Geography and Destiny For centuries, scarce resources and difficult terrain have required people in the Hindu Kush region to develop unique solutions to survive. But while geography has brought challenges, it has also offered opportunities. In Afghanistan, geography is a multi-sided destiny.
Identity and Perception Local, tribal, and religious identities in the Hindu Kush region have always shifted depending on one’s point of view. As Afghanistan decides what it means to be Afghan, it faces a kaleidoscope of moving perspectives.
Tradition and Modernization Afghans have always had to be flexible. At times, this flexibility has brought people together, and at other times it has torn them apart. Reconciling tradition and modernization means making sense of what’s at stake when people change--and when they don’t.
Traces and Narratives History is not always written. Much of what we know about Afghanistan comes from scattered artifacts, symbols, and oral traditions. Understanding these traces means piecing together the narratives that history leaves behind.
Geography & Destiny
Atkinson, James. Arghandi (Afghanistan). Guns Surrendered by Dost Muhammad Khan in Centre Secured by Major Cureton and His Lancers. 1839. Courtesy of the British Library Board, London.
In 1837, British presence in Afghanistan amounted to a handful of diplomats.
By 1841, British presence ballooned to 16,000 military personnel.
By 1842, only 1 British soldier survived.
By the 1830s, the Great Game between Tsarist Russia and Imperial Britain had begun. In Afghanistan, Dost Mohammed—the Emir of Kabul—was facing attacks by the Sikhs, and he was struggling to hold onto his power. In 1837, he sent a letter to the British in India and asked them to support him against their mutual enemy. Britain, eager to turn Afghanistan into a buffer against Russia, responded by saying that they’d protect him only if he cut off all relations with the Russians. But the British never put the agreement in writing, so Dost Mohammed, desperate to defend against a Sikh attack, turned to the Russians for help.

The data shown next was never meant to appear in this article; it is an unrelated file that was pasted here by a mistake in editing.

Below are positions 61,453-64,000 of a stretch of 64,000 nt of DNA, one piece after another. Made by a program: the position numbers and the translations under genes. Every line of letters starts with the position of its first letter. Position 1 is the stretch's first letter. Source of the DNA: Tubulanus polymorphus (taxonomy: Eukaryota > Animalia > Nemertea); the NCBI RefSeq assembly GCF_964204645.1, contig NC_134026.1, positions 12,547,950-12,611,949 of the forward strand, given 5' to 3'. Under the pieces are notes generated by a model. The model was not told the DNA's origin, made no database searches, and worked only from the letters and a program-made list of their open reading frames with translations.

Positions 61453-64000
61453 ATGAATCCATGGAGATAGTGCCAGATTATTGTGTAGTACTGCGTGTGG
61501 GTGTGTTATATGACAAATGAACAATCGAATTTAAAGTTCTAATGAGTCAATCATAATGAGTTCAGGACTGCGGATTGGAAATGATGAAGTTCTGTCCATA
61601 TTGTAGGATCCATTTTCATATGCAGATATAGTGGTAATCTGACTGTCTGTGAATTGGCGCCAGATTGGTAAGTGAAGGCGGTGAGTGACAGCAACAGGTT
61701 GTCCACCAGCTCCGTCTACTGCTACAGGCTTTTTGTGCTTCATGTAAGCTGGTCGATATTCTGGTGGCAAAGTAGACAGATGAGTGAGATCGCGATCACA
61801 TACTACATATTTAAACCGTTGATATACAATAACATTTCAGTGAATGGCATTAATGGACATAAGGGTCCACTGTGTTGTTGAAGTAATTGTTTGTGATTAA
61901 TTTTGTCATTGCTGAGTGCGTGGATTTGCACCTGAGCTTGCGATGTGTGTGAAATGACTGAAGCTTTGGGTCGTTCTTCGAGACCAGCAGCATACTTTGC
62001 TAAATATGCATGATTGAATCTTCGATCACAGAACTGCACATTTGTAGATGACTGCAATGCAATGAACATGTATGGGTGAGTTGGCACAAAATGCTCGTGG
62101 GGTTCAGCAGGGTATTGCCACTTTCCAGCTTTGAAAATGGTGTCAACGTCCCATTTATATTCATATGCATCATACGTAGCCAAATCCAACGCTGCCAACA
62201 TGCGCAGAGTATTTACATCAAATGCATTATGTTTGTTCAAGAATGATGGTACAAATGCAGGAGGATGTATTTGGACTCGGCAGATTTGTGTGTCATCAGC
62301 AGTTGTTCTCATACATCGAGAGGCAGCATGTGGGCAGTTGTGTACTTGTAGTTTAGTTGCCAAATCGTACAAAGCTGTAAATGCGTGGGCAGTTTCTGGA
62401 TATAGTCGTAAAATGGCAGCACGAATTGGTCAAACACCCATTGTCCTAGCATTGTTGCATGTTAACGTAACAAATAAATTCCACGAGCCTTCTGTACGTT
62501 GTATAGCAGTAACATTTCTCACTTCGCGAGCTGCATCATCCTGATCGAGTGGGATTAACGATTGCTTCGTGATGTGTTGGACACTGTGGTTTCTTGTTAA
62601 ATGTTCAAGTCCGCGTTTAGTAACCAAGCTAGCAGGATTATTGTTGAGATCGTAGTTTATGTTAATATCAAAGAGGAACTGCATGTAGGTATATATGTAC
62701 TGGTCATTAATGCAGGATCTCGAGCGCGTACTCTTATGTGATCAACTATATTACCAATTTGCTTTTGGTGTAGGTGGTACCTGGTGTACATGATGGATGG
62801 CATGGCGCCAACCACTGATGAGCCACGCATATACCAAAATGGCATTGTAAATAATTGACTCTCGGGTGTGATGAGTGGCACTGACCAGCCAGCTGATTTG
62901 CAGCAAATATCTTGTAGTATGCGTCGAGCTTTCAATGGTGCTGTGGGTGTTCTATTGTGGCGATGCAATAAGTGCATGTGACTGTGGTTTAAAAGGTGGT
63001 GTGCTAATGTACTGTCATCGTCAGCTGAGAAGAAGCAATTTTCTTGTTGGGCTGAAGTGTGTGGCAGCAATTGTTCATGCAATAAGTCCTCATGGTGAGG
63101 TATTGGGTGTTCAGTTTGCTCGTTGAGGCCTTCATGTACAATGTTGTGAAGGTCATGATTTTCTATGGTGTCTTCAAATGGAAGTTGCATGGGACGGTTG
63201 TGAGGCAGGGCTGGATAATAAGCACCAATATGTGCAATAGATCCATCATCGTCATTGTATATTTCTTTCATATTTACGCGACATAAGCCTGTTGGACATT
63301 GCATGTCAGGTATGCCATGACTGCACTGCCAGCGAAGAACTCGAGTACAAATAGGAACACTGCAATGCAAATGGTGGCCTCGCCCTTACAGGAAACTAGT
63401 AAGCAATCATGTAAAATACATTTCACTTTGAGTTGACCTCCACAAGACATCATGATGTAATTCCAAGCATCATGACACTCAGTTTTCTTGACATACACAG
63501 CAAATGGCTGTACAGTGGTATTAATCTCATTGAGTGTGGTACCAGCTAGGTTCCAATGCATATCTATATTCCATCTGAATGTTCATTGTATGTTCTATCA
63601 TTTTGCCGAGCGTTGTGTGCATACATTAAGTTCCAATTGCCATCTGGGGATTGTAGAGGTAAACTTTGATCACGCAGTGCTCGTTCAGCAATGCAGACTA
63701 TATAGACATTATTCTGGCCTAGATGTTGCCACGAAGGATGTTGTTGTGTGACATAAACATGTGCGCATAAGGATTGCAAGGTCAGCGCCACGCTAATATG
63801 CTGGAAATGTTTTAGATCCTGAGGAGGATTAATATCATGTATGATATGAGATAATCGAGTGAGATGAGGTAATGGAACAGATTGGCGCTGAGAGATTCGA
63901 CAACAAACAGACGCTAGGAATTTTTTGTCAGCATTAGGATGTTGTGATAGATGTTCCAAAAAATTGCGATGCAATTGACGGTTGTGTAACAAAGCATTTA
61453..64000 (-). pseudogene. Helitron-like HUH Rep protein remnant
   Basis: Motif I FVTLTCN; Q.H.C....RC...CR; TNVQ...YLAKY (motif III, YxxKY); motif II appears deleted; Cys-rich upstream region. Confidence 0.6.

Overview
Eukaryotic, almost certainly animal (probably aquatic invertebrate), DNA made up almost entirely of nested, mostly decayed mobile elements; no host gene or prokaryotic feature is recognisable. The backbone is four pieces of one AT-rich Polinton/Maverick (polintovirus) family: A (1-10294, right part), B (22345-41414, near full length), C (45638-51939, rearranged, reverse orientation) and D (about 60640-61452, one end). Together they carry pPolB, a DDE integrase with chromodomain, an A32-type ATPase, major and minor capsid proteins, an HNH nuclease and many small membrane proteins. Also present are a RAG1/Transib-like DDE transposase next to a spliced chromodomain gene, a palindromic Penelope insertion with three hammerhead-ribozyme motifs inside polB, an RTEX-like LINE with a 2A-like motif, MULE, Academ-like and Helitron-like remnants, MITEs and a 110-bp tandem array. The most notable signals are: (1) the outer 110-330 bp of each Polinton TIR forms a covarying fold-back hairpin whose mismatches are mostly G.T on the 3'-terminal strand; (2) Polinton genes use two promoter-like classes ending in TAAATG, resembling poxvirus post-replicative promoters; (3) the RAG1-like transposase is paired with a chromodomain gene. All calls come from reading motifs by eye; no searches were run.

The British, furious, decided to cross the Khyber Pass with troops. They hoped to bring down Dost Mohammed in order to prop up their own man—Shuja Shah—the exiled leader who was eager to be reinstalled, even if it meant being nothing more than a puppet of the British.
When the British troops arrived, Dost Mohammed knew he would quickly be deposed. He fled into the hills while the British took Kabul with ease.
They propped up Shuja Shah and they continued to pacify locals with bribes.
The British assumed their mission had succeeded and they began to feel all too safe in Afghanistan. The commanders allowed their soldiers, many of whom were Indian, to invite their families and soon the British presence in Afghanistan numbered in the thousands.
But the calm would not last for long. In 1841, multiple British officers were assassinated by locals, and supplies were sacked. By winter, it was clear to the British that they were unwanted and that they should retreat before things got worse. They negotiated a safe passage to India for a party of 16,000 troops, personnel, and family members.
They began their retreat in January 1842, led by William Elphinstone. But Akbar Khan, the proud son of Dost Mohammed, had been hiding in the hills gathering a massive army of supporters and waiting for the day when he could avenge his father’s defeat.
His soldiers attacked the British party relentlessly.
Of the 16,000 people in Elphinstone’s party, only 40 survived. Only one of those men was British.
In January of 1842, the Afghans showed the world that they would be players rather than pawns in their country’s affairs.
Tensions ran high, militaries were assembled, and the first shot was fired. One side suffered a devastating and humbling defeat.